One thing that troubles me immensely is some of the verbage surrounding this event. About how this event is unprecedented, one of a kind, and one of the worst tragedies of it's kind in American history. I mean, this massacre WAS all of those things. I guess I just kind of don't like the tone of the media coverage because it kind of loosely implies that if a student went into a high school and shot other students it would be a little easier to understand, cope with, and get over and would by now be more of a local story than a national one as America's families send up one more prayer for those families and returns to normalcy. I don't think that implication is in my head, but I also don't exactly know how I would change that. I guess I'm just bitter about the degree to which violence has become so commonplace in our society that we meet events like this with a moment of silence and relative apathy.
I don't have answers for these issues and I don't presume to have any. If issues had cut and dry solutions, they wouldn't be issues.
This is not so much my tribute to the 26 who died so senselessly. Despite best intentions, I feel like any attempt to capture the scope of the Sandy Hook shootings in words ("26 angels, valliant heroes, God's children, other more poetic turns at tribute) don't exactly ring insincere, but certainly fall short in just about every instance I've encountered. There's no excuse for what happened and regrettably, even less explanation. Some things happen in the world that just break your heart in every possible way and are bigger than words. I struggle to wrap my head around it to this day, especially as we leave Christmas behind us.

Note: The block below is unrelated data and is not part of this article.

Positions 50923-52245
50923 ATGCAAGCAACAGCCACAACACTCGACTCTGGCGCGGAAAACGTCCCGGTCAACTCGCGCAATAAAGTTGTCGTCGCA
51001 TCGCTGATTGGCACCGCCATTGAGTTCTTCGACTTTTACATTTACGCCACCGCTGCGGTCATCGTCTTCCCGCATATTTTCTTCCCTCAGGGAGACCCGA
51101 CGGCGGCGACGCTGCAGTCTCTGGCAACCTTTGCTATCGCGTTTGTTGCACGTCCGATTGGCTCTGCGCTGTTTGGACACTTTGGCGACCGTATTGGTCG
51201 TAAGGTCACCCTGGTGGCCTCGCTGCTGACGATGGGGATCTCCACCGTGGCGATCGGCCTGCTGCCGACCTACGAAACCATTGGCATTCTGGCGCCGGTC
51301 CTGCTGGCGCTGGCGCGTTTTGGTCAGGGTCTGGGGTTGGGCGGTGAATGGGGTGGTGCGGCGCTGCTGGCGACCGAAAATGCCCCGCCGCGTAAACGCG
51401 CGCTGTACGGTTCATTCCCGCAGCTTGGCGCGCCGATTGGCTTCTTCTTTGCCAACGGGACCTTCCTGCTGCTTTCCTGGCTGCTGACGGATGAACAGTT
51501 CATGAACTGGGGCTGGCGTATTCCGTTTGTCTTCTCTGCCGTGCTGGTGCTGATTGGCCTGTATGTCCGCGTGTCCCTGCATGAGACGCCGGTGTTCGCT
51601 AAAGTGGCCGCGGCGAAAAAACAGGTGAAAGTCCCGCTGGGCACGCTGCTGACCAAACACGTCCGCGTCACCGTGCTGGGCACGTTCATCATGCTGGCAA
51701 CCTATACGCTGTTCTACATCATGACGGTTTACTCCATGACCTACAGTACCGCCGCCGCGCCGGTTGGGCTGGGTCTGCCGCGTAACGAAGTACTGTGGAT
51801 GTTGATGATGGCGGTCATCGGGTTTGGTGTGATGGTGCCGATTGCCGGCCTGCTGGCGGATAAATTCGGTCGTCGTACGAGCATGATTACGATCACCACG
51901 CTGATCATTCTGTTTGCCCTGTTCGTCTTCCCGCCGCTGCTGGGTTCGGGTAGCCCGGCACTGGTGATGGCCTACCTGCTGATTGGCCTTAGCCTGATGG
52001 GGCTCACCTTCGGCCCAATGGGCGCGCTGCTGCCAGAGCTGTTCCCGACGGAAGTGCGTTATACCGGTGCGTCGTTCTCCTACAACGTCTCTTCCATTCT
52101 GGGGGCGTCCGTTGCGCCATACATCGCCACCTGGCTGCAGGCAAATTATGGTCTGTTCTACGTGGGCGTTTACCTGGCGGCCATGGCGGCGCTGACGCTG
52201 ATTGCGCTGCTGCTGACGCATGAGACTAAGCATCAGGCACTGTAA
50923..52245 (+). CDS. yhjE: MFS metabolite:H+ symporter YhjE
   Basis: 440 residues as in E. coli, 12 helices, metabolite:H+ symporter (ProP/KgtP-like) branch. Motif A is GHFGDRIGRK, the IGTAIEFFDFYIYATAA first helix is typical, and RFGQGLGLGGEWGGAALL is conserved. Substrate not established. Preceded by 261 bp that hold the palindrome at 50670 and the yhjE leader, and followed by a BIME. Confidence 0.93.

I guess, rather than a tribute to Newtown, this is my appeal to society to motivate a change that goes beyond gun laws. There are people in this world who need help and while we all have our own problems in life, as cliche as it sounds, be the change you want to see in the world. No one's a saint and I'm certainly no exception, but I genuinely believe that making a conscious effort to keep an open mind, heart, and hand to others can go a long way. Don't let this Newtown massacre have happened in vain. A social moral conscious towards our fellow man is the only fitting tribute we can give those we have lost.
Song of the Day: Once Upon A Time-Smashing Pumpkins
Jazz Song of the Day: Acknowledgement-John Coltrane